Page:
In an increasingly interconnected world, where the tragedy of the commons has become an expectation instead of an exception, the continent of Africa stands at a crossroads on the future of one of its most precious natural assets: Forests.
Yet, since 1960, forests across the continent have been degraded for food and crop subsistence as well as industrially deforested for the likes of timber, mining, infrastructure, and agriculture. In some places like Madagascar, less than 60% of the forest remains from the last two hundred years. The continent as a whole averages an annual loss of 3.9 million hectares of forest area that increasingly encroaches upon some of the most resource rich, biodiverse land in the world.
At root, this tragedy of the commons is similar to forest degradation in other parts of the world, like the Amazon: Not only are few records kept across the continent, but up-to-date data remains sparse with some of the largest players like the Democratic Republic of the Congo, Angola, Sudan and Central African Republic, simply not reporting. With new mining auctions opening up across the Congo Basin, an increase in demand for coffee and cocoa across the horn of Africa, and expected food shortages across the global south, the unclear future of forests in Africa has become a global challenge for environmentalists and technologists alike.
In response to such a threat, answers like Open Forest Protocol (OFP) have sprouted up, with the promise of not only overhauling the legacy forestation industry, but of remaking it around new values: Truth, local communities, and human-collaboration. Beyond the jargon and technicalities of what has recently been coined ‘Web3’ OFP has recently launched a public blockchain-based platform on the climate neutral NEAR Protocol, designed to better preserve and protect forests around the world – to make them ‘Open’ to public scrutiny, financing, and preservation in a hitherto inaccessible manner.
Naturally, Africa is one of the largest opportunities for OFP, who has readily established partnerships with the Government of Ivory Coast, the Kenyan Forest Service, as well as more than a dozen local NGOs across Uganda, Kenya, Congo, Rwanda, and Nigeria. The platform boasts an entirely new competitive advantage for environmentalists: It’s Free to Use.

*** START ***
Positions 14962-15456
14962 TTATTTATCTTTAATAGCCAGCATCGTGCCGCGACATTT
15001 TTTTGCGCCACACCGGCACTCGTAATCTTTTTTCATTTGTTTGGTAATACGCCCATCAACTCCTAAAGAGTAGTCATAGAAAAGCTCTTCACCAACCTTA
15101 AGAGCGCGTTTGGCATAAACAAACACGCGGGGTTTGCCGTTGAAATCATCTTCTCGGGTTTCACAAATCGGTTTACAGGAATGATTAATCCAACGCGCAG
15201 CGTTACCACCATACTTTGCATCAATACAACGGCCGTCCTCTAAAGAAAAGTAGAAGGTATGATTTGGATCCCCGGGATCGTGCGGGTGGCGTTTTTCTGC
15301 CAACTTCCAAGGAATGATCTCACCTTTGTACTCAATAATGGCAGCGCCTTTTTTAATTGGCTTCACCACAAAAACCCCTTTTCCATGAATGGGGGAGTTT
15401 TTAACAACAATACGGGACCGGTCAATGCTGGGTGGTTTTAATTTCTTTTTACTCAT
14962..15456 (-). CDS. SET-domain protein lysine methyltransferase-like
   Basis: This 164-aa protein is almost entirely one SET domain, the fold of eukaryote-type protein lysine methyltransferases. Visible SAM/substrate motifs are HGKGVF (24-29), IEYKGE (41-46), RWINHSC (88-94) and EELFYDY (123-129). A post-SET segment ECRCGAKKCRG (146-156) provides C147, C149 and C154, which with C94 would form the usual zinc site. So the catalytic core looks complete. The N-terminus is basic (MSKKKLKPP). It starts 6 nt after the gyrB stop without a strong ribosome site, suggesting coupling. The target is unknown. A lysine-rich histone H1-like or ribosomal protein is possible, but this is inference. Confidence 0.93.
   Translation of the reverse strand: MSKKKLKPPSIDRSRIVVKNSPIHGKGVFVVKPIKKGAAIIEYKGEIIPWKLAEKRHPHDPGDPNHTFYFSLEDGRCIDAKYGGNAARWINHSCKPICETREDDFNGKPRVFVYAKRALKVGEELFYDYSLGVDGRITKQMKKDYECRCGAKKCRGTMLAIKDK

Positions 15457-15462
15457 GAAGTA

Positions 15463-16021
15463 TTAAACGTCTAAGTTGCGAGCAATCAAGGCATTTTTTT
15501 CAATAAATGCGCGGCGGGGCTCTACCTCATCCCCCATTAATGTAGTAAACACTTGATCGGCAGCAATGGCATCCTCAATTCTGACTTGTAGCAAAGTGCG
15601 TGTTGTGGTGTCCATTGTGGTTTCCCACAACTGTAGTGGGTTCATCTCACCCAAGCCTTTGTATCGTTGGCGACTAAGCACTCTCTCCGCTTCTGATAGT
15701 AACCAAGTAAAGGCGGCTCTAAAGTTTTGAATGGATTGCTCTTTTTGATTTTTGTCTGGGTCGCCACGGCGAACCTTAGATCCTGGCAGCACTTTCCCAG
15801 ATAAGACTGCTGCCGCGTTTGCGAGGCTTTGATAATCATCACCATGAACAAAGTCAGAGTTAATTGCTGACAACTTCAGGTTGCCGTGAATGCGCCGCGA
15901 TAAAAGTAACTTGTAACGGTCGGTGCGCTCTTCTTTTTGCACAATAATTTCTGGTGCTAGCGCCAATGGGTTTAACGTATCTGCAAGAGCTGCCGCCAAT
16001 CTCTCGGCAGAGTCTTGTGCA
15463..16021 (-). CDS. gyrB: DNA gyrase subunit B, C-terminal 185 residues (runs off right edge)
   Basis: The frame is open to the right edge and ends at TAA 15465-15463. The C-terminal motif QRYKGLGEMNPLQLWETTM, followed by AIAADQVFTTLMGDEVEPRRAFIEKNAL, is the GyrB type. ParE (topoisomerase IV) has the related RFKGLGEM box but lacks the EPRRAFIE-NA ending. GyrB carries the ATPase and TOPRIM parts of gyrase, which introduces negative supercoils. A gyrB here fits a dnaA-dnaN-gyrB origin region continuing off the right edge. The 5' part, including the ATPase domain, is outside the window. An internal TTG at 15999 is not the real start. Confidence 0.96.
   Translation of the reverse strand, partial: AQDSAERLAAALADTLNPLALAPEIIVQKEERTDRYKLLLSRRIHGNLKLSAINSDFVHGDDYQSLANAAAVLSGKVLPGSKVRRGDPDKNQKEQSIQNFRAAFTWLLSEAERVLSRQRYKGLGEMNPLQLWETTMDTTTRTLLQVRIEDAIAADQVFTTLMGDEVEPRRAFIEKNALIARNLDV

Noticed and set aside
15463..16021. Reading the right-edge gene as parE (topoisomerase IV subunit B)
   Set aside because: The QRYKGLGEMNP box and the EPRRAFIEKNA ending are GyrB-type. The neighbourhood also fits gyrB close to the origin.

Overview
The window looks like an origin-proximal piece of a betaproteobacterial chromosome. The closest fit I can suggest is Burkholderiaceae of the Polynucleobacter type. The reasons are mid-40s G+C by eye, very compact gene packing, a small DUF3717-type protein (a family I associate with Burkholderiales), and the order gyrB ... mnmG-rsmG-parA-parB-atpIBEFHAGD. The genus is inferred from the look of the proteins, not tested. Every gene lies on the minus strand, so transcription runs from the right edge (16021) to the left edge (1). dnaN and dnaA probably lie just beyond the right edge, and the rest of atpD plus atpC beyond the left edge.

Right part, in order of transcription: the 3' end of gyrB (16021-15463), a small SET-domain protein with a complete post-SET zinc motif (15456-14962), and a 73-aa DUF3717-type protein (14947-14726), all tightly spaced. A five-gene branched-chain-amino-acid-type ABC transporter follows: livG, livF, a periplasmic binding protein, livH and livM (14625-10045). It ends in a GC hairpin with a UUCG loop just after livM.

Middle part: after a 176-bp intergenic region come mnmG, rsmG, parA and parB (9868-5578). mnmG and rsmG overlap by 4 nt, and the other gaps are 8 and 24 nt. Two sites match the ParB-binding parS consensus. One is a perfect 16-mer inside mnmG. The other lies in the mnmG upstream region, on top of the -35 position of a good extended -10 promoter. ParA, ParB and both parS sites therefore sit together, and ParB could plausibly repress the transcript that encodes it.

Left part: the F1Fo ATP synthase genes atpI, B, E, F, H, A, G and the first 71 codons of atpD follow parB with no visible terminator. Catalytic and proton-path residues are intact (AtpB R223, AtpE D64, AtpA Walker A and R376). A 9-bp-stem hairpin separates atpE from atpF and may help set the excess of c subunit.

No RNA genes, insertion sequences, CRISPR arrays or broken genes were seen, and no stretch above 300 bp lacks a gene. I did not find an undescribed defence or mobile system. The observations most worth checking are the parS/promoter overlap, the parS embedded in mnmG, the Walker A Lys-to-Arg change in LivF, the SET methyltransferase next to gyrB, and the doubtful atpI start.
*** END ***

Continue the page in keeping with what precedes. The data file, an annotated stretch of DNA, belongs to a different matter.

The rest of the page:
On OFP, projects and local stakeholders take the lead in collecting data concerning the state of their forest, from which a network of global validators confirms the accuracy of the project data. Agency is returned to the people, while the real state of the forest is hashed immutably on chain for the entire world to see. Over time, projects using OFP will establish the entire lifecycle for the growth of their forest – opening up new avenues for financing conservation and reforestation projects alike.
As Frederic Fournier, CEO of OFP explains:
“When we went to COP-26 in Glasgow, we were shocked by the amount of government representatives from different countries across Africa that were enthusiastic about utilizing OFP for national and non-governmental forest projects. The continent is eager to protect their natural assets, and is on its way to flipping the script of the last 50 years. At a time when data is hard to rely upon and forests are increasingly at risk, we are encouraged by a future where forests in Africa are living on-chain, and verifiably true.”
While OFP currently provides measurement, reporting, and verification services (MRV) for any project for free, it has the exciting opportunity to potentially offer carbon-financing for projects in the near future. As a network, OFP would charge no up-front costs to potential carbon accreditation projects, but rather take a small protocol wide fee for the relevant network stakeholders after the credits have been issued. With this design OFP is well positioned to jumpstart the market for a new commodity value that can better protect and conserve the threatened African forests: Living trees. To learn more about Open Forest Protocol, visit the website, or sign up today as a project or validation partner!